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Davis, California

Friday, July 19, 2024

Column: Faith and doubt

Perhaps it’s appropriate that we’re in Old Town Sacramento when the conversation of ghosts and demons comes up. It’s Paul, Jerrel and I eating hot dogs after the clever owner of a hot dog joint just cheated us into buying sodas.

Old Town Sacramento’s something out of a movie – with its old Western houses, saloons with wooden panels – and the three of us are wearing oxfords with the sleeves rolled up to our elbows to play the part. We’re here for a friend’s graduation from the Sacramento Entrepreneurship Academy, but because we were hungry and found out there wouldn’t be any food at the graduation, we sleazed out and got some hot dogs next door.

Jerrel’s telling us a story his father told him about a demon-possessed woman who walked into the church once when his father was a kid. He and his brother were sitting near the back row. At first, they couldn’t see. It was a black church in San Bernardino. This was the ’70s.

She was a crackhead prostitute, Jerrel said. It was at the end of the sermon when the pastor called all who were tired and weary to come to the alter and to seek refuge in God. She came up to the altar, but instead a voice came out of her in two tones to curse the Lord. I’m guessing this is when she caught the attention of Jerrel’s father.

“She started moving uncontrollably,” Jerrel says, and when he imitates the movements she made, his arms and his neck move like a dance, all controlled by different minds and different spirits, but in a terrible rhythm that made you feel guilty if you thought it made sense.

Jerrel says she started to shake, and the members sitting near the front came around to hold her down. She screamed, and the pastor repeated “I rebuke you, Satan” over and over again until she fell to the floor. Soon, the rest of the church came to pray over her as the pastor commanded the demon to come out of her.

Finally, after some time, the pastor said one last prayer and she fell silent. Everyone else then turned silent, and the congregation heard footsteps run down the hallway in the back of the sanctuary. They turned, and the doors burst open. Not one person had left the building.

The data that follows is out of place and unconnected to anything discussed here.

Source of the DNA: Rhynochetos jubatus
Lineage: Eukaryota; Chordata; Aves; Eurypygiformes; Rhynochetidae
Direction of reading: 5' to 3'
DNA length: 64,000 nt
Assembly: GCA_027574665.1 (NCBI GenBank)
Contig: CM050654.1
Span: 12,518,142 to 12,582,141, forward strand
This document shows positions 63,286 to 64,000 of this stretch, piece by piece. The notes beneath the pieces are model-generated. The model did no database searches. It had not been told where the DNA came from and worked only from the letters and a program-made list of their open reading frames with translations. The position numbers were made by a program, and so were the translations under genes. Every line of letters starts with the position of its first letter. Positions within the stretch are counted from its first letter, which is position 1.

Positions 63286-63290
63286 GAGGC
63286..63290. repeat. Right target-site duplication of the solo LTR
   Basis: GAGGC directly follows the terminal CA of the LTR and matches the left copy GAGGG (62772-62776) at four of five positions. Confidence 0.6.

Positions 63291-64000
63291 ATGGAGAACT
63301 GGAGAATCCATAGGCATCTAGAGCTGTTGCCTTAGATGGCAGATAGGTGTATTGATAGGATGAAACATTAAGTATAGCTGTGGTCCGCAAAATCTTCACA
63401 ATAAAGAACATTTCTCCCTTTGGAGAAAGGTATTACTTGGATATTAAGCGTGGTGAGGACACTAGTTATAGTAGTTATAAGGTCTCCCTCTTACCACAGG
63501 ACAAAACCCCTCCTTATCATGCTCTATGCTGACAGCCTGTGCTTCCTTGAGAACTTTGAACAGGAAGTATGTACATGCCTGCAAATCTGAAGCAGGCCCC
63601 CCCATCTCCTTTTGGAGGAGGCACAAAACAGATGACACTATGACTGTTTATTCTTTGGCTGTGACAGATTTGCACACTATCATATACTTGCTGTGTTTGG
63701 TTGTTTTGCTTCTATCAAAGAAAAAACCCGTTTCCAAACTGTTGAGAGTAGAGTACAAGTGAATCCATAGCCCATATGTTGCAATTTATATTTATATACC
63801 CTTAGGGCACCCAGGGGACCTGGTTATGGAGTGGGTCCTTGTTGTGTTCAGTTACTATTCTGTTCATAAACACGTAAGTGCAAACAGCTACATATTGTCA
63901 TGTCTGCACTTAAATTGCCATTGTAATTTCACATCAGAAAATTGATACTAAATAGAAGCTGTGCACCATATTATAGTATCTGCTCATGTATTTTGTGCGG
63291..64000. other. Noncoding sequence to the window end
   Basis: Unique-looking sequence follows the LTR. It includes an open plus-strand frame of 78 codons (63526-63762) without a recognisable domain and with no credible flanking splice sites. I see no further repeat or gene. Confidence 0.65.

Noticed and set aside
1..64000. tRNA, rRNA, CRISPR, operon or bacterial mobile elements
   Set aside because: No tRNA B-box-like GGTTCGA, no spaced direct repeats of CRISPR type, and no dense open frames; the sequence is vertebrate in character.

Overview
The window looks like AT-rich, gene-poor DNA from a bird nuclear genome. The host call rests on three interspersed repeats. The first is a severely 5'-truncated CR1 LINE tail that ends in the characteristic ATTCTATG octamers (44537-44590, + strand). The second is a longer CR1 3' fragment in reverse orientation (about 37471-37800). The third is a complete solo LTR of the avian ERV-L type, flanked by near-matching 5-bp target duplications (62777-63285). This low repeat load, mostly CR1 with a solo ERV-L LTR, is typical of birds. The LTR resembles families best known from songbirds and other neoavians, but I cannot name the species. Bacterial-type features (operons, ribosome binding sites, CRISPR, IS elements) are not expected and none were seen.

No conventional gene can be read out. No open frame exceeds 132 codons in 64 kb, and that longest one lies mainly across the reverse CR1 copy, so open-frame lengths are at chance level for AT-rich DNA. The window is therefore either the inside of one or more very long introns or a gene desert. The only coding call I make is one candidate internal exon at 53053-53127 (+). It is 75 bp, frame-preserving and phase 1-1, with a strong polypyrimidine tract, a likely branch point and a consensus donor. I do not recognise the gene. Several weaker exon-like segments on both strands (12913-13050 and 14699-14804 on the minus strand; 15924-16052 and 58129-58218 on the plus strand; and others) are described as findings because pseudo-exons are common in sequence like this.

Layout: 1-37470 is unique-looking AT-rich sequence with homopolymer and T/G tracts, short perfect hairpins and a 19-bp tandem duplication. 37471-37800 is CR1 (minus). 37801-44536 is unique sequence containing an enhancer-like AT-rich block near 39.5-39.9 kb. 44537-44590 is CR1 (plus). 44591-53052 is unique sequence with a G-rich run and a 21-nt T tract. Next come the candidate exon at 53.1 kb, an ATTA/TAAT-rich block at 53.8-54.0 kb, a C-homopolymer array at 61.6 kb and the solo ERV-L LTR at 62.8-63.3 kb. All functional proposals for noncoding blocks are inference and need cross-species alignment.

They looked at the door, saw a giant crack through six-inch thick wood and they prayed and prayed and prayed.

Jerrel asked his uncle if that really happened, and he said, “Oh, yes. We couldn’t sleep for days afterward. But you know, it was a blessing in disguise because after that, we all knew Satan was real.”

“Damn. Maybe that’s what I need,” Paul says. He’s been an atheist for years, though he’s studied everything from Taoism to Christianity to find something he can call real. So far, it hasn’t happened.

If you’d asked me why I believed in God, I couldn’t give you a straight answer. Especially when the reasons to the contrary are piling up. The molestation scandals are sweeping the Catholic Church all over the Western hemisphere. The Christian Right is embarrassing America for supporting Neoliberalism and the war on terror. So much of the language I hear in church is so antiquated and medieval that I even have a hard time buying into it.

I was in the seventh grade when my father got laid off from the engineering job at Erickson that he worked at since before I was born. My mother had to work extra hours as my father tried fruitlessly to find another job. This continued for a few years until he decided to go into seminary to become a pastor.

It was only two years into his job at a new Chinese megachurch that certain members of his congregation had started a petition, though unsuccessful, to get him fired. I was infuriated, but my mother told me that these things “always happen” and you have to trust in God.

She told me that when she was a girl, the church she went to in Kowloon was worse. The pastor was caught in a scandal stealing money from the church’s offering. Every Sunday morning, eight bald men would sit in the front pew and yell at him during the sermon. Afterwards, they would roll out three-foot scrolls of indictments at the entryway to yell at everyone who walked out, and women would put stones in their purses to swing at them as they exited.

I asked my father why he thought the Bible was real once when I was kid. What was worth all this trouble? Only in retrospect do I realize all the different things he could have told me, but chose not to.

My father was one who thought silence spoke louder than words, as often times my whole family would be engaged in a conversation at the dinner table while he’d be aloof the entire time, not saying a word. There are stories that he’s never told me, that I’ve only heard from my mother – like when he saw an angel come beside an old friend’s deathbed in the last moments of his life, or when he began speaking in an unknown language he says the Holy Spirit gave him.

When I asked my dad, the answer he gave me was “Because your Father in Heaven loves you and He wouldn’t lie to you.”

This was before I learned about the canonization of the Bible. Before I learned about the Council of Jamnia, and the copying of the LXX. But even then, as a kid, the faith alone that my father loved me was enough to believe that he would never lie to me.

GEOFF MAK sincerely apologizes to all who were offended by last week’s column, especially his brothers and sisters in his fellowship. Some things are meant to be private and dealt with directly. E-mail him at gemak@ucdavis.edu.


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